I want to carry on as local councillor in France
A local councillor who faces losing her post after Brexit is disappointed at the slow progress of her French citizenship application – an issue affecting hundreds of Britons.
Some 900 Britons sit on mairie councils but those with only UK nationality will be unable to stand at the local elections next spring as they are restricted to French and EU nationals.
Karen Blakemore has been a councillor for Saint-Merd-de-Lapleau, a commune in Corrèze of around 200 residents, since 2014.
She told Connexion last year that she had enjoyed the chance to be involved with projects such as naming local roads and allocating house numbers ready for fibre optic internet to come.
She applied for French nationality last October and hopes to stand again in 2020 but has had no feedback from her prefecture – just a slip from the post office to show her application was delivered. “We’re waiting with bated breath,” she said.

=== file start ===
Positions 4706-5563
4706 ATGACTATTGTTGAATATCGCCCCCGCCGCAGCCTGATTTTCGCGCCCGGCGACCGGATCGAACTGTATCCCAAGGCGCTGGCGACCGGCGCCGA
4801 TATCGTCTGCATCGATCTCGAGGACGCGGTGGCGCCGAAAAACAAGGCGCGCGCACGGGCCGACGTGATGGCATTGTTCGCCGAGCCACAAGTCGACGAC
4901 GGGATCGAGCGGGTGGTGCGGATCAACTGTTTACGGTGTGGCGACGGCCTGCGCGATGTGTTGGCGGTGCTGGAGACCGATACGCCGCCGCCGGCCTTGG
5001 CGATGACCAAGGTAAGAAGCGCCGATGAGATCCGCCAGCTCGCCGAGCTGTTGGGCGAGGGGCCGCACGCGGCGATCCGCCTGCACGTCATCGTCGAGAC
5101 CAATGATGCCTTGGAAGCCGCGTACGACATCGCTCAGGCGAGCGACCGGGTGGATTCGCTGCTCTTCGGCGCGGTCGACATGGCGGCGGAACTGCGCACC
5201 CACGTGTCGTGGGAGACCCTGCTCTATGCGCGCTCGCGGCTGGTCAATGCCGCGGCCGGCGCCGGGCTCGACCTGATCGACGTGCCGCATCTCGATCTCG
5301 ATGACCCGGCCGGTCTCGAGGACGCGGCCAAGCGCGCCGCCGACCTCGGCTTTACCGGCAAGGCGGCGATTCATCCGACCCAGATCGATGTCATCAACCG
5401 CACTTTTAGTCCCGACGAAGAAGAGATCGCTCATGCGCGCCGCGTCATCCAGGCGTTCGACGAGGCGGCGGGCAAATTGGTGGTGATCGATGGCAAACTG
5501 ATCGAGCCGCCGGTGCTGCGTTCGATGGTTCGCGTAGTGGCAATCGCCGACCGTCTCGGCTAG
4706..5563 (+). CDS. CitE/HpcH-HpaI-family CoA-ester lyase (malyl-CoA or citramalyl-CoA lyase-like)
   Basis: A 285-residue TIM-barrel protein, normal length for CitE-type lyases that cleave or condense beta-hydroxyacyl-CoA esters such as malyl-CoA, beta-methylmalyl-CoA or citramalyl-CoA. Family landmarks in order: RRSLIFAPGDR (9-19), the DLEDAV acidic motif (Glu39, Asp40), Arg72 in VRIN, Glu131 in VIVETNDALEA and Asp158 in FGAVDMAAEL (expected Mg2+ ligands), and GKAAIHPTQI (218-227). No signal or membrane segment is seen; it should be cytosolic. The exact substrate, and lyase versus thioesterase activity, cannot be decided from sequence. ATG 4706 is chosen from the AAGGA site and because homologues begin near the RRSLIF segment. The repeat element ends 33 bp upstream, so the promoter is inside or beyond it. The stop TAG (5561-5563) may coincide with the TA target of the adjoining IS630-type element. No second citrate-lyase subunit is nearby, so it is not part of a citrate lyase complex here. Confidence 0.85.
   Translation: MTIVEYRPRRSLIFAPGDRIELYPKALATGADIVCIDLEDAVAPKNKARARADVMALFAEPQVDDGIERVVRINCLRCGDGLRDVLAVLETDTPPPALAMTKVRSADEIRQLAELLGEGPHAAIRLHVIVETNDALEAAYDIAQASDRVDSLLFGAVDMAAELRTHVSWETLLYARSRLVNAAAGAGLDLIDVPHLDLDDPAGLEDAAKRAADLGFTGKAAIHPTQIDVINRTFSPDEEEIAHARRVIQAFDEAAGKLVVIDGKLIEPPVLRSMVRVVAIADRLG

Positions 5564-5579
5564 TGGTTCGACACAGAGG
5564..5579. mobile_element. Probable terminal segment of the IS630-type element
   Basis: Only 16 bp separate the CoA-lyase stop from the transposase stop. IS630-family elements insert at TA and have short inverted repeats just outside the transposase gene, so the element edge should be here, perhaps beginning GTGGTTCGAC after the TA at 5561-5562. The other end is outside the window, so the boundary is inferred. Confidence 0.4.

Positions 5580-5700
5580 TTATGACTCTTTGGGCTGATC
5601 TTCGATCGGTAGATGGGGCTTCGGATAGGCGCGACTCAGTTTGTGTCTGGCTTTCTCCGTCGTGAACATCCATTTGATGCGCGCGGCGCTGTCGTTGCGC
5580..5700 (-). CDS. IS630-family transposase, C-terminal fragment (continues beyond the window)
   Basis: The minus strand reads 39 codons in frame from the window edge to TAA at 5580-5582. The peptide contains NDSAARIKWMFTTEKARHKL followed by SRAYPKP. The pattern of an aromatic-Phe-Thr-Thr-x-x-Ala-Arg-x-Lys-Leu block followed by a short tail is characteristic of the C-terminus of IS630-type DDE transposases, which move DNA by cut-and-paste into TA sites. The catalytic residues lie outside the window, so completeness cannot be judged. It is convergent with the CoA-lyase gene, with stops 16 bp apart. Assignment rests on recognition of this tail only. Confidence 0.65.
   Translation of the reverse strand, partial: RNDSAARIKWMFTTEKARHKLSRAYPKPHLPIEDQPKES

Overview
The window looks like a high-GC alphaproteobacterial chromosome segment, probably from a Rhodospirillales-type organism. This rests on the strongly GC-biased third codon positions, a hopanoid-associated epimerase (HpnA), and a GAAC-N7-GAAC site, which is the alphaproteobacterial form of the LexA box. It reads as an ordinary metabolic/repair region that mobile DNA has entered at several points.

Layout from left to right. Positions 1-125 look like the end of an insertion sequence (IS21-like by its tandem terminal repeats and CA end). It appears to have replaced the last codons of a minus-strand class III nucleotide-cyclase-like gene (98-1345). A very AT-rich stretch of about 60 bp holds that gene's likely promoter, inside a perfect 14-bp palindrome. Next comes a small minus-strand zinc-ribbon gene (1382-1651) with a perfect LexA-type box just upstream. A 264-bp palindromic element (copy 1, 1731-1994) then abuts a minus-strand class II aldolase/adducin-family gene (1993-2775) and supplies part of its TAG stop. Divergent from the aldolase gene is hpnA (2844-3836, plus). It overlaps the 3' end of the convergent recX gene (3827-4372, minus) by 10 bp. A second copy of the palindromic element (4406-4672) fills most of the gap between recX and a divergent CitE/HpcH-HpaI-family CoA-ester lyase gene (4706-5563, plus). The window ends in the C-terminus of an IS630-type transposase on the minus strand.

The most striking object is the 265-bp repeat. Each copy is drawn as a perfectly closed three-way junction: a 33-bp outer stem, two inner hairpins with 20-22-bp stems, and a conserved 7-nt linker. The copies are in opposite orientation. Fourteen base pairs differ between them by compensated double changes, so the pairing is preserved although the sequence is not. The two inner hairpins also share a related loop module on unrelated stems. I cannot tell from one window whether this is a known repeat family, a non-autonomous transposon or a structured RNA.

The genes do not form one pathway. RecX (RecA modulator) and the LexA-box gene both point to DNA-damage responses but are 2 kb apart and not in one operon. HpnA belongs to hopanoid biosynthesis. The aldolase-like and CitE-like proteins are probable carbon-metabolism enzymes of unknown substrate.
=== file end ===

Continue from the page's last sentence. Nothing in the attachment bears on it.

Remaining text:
“I don’t know how many British councillors have applied, but if we’re all in the same boat and we don’t know if we’ll be accepted as a French national or not before March, we can’t put ourselves forward for the elections.
“Plus, there may be hundreds more who would have liked to stand for the first time and whose dossiers are also just sitting there.”
Mrs Blakemore added: “When the future mayor puts together their list, you have to be French or an EU national. They will start to gather names later this year.”
She said this year they will see through the naming and numbering. “Every little path and building has had to be done and we’ve used historic names – for example, we’ve named the main street after our patron saint.
“I’m hoping to take the experience gained over the last six years into the new team, but who knows?”
She was asked to do checks on the electoral list before the EU elections. “It’s kind of rubbing salt in the wounds that I may be able to take part this time, but not be an EU citizen much longer after that. I realised I know everyone in the commune now.”